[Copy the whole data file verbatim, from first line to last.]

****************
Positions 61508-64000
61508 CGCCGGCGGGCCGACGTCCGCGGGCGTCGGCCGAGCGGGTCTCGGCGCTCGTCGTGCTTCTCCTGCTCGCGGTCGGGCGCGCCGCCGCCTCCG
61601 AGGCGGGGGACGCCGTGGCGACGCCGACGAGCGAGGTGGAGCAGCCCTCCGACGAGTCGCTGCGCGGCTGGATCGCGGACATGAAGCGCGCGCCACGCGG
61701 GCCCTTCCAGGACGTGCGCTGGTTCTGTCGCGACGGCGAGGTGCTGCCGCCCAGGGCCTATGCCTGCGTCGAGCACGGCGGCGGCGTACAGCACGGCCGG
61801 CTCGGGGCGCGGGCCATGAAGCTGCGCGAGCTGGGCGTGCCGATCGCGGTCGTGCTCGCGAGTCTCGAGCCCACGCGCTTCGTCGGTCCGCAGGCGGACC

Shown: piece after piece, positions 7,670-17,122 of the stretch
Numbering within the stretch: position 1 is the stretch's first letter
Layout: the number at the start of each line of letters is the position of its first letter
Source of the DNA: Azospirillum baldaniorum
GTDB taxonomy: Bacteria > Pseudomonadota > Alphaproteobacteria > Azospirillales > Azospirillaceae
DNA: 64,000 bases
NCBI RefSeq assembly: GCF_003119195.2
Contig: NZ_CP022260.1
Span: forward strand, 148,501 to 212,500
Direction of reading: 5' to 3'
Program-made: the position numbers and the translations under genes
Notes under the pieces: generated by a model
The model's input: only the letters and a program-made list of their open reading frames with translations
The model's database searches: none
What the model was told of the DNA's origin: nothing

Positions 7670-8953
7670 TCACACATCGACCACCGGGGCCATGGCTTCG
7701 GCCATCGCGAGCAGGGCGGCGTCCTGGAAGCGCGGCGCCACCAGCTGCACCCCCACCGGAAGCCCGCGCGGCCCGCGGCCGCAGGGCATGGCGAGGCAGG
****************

Positions 61508-64000
61508 CGCCGGCGGGCCGACGTCCGCGGGCGTCGGCCGAGCGGGTCTCGGCGCTCGTCGTGCTTCTCCTGCTCGCGGTCGGGCGCGCCGCCGCCTCCG
61601 AGGCGGGGGACGCCGTGGCGACGCCGACGAGCGAGGTGGAGCAGCCCTCCGACGAGTCGCTGCGCGGCTGGATCGCGGACATGAAGCGCGCGCCACGCGG
61701 GCCCTTCCAGGACGTGCGCTGGTTCTGTCGCGACGGCGAGGTGCTGCCGCCCAGGGCCTATGCCTGCGTCGAGCACGGCGGCGGCGTACAGCACGGCCGG
61801 CTCGGGGCGCGGGCCATGAAGCTGCGCGAGCTGGGCGTGCCGATCGCGGTCGTGCTCGCGAGTCTCGAGCCCACGCGCTTCGTCGGTCCGCAGGCGGACC

Shown: piece after piece, positions 7,670-17,122 of the stretch
Numbering within the stretch: position 1 is the stretch's first letter
Layout: the number at the start of each line of letters is the position of its first letter
Source of the DNA: Azospirillum baldaniorum
GTDB taxonomy: Bacteria > Pseudomonadota > Alphaproteobacteria > Azospirillales > Azospirillaceae
DNA: 64,000 bases
NCBI RefSeq assembly: GCF_003119195.2
Contig: NZ_CP022260.1
Span: forward strand, 148,501 to 212,500
Direction of reading: 5' to 3'
Program-made: the position numbers and the translations under genes
Notes under the pieces: generated by a model
The model's input: only the letters and a program-made list of their open reading frames with translations
The model's database searches: none
What the model was told of the DNA's origin: nothing

Positions 7670-8953
7670 TCACACATCGACCACCGGGGCCATGGCTTCG
7701 GCCATCGCGAGCAGGGCGGCGTCCTGGAAGCGCGGCGCCACCAGCTGCACCCCCACCGGAAGCCCGCGCGGCCCGCGGCCGCAGGGCATGGCGAGGCAGG